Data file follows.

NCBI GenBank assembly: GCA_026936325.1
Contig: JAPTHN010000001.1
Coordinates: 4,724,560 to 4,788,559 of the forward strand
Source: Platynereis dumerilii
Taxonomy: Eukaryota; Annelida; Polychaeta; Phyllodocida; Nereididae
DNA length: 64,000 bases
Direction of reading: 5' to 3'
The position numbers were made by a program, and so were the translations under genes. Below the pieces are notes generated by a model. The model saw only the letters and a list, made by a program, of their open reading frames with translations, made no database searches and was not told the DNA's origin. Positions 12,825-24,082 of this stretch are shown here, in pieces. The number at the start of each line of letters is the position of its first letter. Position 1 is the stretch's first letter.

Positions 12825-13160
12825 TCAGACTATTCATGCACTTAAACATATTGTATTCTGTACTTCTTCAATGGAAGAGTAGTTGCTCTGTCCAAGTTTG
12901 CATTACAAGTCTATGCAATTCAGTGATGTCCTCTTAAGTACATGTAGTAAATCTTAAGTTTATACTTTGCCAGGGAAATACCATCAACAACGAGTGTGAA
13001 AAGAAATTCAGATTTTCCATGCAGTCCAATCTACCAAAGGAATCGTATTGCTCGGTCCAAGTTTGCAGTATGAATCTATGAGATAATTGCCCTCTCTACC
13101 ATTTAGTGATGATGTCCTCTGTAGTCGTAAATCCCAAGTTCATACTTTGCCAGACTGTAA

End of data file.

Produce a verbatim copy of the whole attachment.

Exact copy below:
NCBI GenBank assembly: GCA_026936325.1
Contig: JAPTHN010000001.1
Coordinates: 4,724,560 to 4,788,559 of the forward strand
Source: Platynereis dumerilii
Taxonomy: Eukaryota; Annelida; Polychaeta; Phyllodocida; Nereididae
DNA length: 64,000 bases
Direction of reading: 5' to 3'
The position numbers were made by a program, and so were the translations under genes. Below the pieces are notes generated by a model. The model saw only the letters and a list, made by a program, of their open reading frames with translations, made no database searches and was not told the DNA's origin. Positions 12,825-24,082 of this stretch are shown here, in pieces. The number at the start of each line of letters is the position of its first letter. Position 1 is the stretch's first letter.

Positions 12825-13160
12825 TCAGACTATTCATGCACTTAAACATATTGTATTCTGTACTTCTTCAATGGAAGAGTAGTTGCTCTGTCCAAGTTTG
12901 CATTACAAGTCTATGCAATTCAGTGATGTCCTCTTAAGTACATGTAGTAAATCTTAAGTTTATACTTTGCCAGGGAAATACCATCAACAACGAGTGTGAA
13001 AAGAAATTCAGATTTTCCATGCAGTCCAATCTACCAAAGGAATCGTATTGCTCGGTCCAAGTTTGCAGTATGAATCTATGAGATAATTGCCCTCTCTACC
13101 ATTTAGTGATGATGTCCTCTGTAGTCGTAAATCCCAAGTTCATACTTTGCCAGACTGTAA